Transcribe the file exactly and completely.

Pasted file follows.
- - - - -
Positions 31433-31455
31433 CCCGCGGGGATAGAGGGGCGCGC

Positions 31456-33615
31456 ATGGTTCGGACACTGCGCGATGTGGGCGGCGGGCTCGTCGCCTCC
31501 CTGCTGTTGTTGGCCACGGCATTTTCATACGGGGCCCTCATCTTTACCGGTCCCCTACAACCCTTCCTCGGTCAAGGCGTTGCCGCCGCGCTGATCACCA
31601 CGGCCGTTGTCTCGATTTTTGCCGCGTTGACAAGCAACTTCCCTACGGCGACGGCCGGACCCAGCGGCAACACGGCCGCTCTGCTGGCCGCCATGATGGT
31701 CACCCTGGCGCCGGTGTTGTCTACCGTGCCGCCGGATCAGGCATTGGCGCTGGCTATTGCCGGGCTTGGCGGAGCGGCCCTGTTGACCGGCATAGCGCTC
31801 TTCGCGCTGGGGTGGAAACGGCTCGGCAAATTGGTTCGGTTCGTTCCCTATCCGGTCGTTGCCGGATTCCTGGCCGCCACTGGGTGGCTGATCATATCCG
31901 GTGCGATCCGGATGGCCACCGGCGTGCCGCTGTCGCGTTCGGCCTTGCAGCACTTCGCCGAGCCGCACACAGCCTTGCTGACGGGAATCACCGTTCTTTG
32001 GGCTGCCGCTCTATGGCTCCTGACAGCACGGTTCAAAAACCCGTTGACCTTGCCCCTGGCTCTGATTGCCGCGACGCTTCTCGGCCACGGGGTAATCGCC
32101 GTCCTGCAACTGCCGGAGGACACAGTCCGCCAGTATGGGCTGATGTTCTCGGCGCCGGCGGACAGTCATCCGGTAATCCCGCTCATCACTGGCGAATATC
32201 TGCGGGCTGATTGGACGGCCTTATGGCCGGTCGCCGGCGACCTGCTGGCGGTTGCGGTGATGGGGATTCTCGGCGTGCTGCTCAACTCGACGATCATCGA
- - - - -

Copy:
Positions 31433-31455
31433 CCCGCGGGGATAGAGGGGCGCGC

Positions 31456-33615
31456 ATGGTTCGGACACTGCGCGATGTGGGCGGCGGGCTCGTCGCCTCC
31501 CTGCTGTTGTTGGCCACGGCATTTTCATACGGGGCCCTCATCTTTACCGGTCCCCTACAACCCTTCCTCGGTCAAGGCGTTGCCGCCGCGCTGATCACCA
31601 CGGCCGTTGTCTCGATTTTTGCCGCGTTGACAAGCAACTTCCCTACGGCGACGGCCGGACCCAGCGGCAACACGGCCGCTCTGCTGGCCGCCATGATGGT
31701 CACCCTGGCGCCGGTGTTGTCTACCGTGCCGCCGGATCAGGCATTGGCGCTGGCTATTGCCGGGCTTGGCGGAGCGGCCCTGTTGACCGGCATAGCGCTC
31801 TTCGCGCTGGGGTGGAAACGGCTCGGCAAATTGGTTCGGTTCGTTCCCTATCCGGTCGTTGCCGGATTCCTGGCCGCCACTGGGTGGCTGATCATATCCG
31901 GTGCGATCCGGATGGCCACCGGCGTGCCGCTGTCGCGTTCGGCCTTGCAGCACTTCGCCGAGCCGCACACAGCCTTGCTGACGGGAATCACCGTTCTTTG
32001 GGCTGCCGCTCTATGGCTCCTGACAGCACGGTTCAAAAACCCGTTGACCTTGCCCCTGGCTCTGATTGCCGCGACGCTTCTCGGCCACGGGGTAATCGCC
32101 GTCCTGCAACTGCCGGAGGACACAGTCCGCCAGTATGGGCTGATGTTCTCGGCGCCGGCGGACAGTCATCCGGTAATCCCGCTCATCACTGGCGAATATC
32201 TGCGGGCTGATTGGACGGCCTTATGGCCGGTCGCCGGCGACCTGCTGGCGGTTGCGGTGATGGGGATTCTCGGCGTGCTGCTCAACTCGACGATCATCGA